Thank you. Sometimes the publications are more helpful in that they are written in plainer English.
These situations can be tricky and there are always multiple factors to consider when trying to determine taxability of LTC and lawsuit issues. The IRS code is not always clear as it really depends on all the circumstances.
Make sure to ask your tax advisor questions as it relates to the settlement, especially when it comes to all the expenses incurred with collecting the settlement as they relate to deductibility. Did the employer take the insurance payments as a deductions? This has a profound impact on whether the settlement is taxable.
If you have any further quesitons, please do not hesitate to contact me.
I meant to type LTD above. Therefore the amount does in fact become taxable unless you could prove that the amount of this insurance was included in you compensation or if you could prove that you paid for part of the insurance, which appears did not happen.
Please see the following:
IRS Code Section 104. Compensation for injuries or sickness(a)In general Except in the case of amounts attributable to (and not in excess of) deductionsallowed under section 213 (relating to medical, etc., expenses) for any prior taxable year, gross income does not include:
(1)amounts received under workmen's compensation acts ascompensation for personal injuries or sickness;
(2)the amount of any damages (other than punitive damages)received (whether by suit or agreement and whether as lump sums or as periodicpayments) on account of personal physical injuries or physical sickness;
(3)amounts received through accident orhealth insurance (or through an arrangement having the effect of accident orhealth insurance) for personal injuries or sickness (other than amountsreceived by an employee, to the extent such amounts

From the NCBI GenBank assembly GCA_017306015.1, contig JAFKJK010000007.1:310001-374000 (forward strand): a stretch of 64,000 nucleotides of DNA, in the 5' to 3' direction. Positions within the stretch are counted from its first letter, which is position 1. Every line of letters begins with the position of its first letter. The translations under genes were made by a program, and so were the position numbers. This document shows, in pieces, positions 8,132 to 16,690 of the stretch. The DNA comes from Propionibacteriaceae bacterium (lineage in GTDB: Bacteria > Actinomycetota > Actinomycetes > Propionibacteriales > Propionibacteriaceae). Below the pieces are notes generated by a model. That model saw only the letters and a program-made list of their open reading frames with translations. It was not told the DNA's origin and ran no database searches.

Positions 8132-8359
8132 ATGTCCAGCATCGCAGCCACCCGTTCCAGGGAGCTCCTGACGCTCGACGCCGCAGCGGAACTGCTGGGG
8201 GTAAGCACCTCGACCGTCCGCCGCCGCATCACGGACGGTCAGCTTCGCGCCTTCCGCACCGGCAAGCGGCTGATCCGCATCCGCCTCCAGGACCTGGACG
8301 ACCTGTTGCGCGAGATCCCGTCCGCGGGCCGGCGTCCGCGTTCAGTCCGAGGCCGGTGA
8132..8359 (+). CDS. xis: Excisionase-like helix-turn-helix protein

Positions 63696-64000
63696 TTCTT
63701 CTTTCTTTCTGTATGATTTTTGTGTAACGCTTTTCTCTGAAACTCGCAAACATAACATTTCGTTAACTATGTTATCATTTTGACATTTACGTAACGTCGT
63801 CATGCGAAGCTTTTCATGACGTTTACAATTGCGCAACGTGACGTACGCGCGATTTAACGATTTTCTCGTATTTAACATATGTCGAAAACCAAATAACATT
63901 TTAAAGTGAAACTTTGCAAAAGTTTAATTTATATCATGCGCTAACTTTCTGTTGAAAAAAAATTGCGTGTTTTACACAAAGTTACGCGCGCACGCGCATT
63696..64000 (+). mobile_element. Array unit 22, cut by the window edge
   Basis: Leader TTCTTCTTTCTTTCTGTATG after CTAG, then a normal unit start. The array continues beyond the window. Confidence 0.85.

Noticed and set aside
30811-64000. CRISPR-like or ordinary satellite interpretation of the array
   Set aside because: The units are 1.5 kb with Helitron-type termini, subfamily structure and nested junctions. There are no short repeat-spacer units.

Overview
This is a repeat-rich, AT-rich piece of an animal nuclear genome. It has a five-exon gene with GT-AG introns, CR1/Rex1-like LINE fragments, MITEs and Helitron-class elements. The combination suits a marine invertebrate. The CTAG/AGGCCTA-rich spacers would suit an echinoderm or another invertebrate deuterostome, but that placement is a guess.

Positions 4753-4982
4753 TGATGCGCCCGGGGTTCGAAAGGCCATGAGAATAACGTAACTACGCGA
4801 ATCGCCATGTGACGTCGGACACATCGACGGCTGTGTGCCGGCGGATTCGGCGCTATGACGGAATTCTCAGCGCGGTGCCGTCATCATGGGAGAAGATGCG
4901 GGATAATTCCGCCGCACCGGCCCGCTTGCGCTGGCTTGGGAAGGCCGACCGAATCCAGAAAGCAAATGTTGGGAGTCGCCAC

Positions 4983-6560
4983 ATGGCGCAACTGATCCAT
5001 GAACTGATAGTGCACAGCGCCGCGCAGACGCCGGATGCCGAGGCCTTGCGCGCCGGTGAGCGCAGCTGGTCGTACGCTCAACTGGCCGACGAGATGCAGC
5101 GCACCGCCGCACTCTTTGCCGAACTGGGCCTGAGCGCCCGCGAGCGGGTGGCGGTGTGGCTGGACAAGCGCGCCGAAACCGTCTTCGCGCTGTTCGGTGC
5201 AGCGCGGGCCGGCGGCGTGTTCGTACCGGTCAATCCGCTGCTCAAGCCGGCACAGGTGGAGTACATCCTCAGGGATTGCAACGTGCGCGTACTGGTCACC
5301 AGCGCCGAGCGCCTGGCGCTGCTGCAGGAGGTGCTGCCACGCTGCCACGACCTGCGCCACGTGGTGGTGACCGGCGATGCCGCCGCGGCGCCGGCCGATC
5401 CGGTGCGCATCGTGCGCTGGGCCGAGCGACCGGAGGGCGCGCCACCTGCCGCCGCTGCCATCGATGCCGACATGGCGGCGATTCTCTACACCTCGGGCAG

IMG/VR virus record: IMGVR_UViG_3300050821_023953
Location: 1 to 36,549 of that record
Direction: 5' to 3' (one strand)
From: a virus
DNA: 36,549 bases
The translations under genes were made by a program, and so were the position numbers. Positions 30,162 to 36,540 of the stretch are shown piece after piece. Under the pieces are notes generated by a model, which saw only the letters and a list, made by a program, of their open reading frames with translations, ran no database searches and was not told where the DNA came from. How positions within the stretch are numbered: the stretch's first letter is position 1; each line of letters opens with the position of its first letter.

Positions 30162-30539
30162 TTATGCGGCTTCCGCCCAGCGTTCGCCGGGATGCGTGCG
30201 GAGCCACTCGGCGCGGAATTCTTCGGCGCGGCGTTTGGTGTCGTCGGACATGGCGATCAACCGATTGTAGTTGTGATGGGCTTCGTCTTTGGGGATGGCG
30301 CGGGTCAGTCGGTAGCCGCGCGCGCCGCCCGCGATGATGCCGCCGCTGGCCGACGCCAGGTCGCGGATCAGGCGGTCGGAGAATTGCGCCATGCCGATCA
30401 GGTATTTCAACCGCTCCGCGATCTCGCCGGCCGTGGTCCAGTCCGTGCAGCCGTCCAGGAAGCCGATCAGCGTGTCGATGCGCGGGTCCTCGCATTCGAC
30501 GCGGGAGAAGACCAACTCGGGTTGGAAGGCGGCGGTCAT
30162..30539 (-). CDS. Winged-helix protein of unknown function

(A) are attributable tocontributions by the employer which were not includible in the gross income ofthe employee, or
(B) are paid by the employer)
The following is directly from the IRS
You must report as income any amount you receive for your disability throughan accident or health insurance plan paid for by your employer:
Amounts you receive from your employer while you are sick or injured arepart of your salary or wages.
If an employee pays taxes on the employer's premium payments, the benefit payments will not be taxable.In conclusion:
If the employee does not pay taxes on the employer's premium payments, the benefit payments will be taxable. Check to see how the employer reported the payments. If it is part of your compensation you still have a shot at excluding the income.
If you paid legal fees for a lawyer in relation to making money then he is part of the expenses of making that money and should be deductible against the income under IRS code section 162.The below link is to a site that
The below website gives some insite also. It comes from the attorney's perspective on how to manage the case. However, it gives very appropriate explanations as how to treat taxable/non-taxable income, attorneys fees and costs and how to possibly approach reporting taxable income.
IRSCIRCULAR 230 DISCLOSURE: Pursuant to U.S. Treasury Department Regulations, we are now required to adviseyou that any federal tax advice contained in this communication, includingattachments and enclosures, is not intended by the Sender to constitute a covered opinion pursuant to regulation section 10.35 or to be used for the purpose of (i) avoiding tax-related penalties under Internal Revenue Code or (ii) promoting, marketing, or recommending to another party any tax-related matters addressed herein.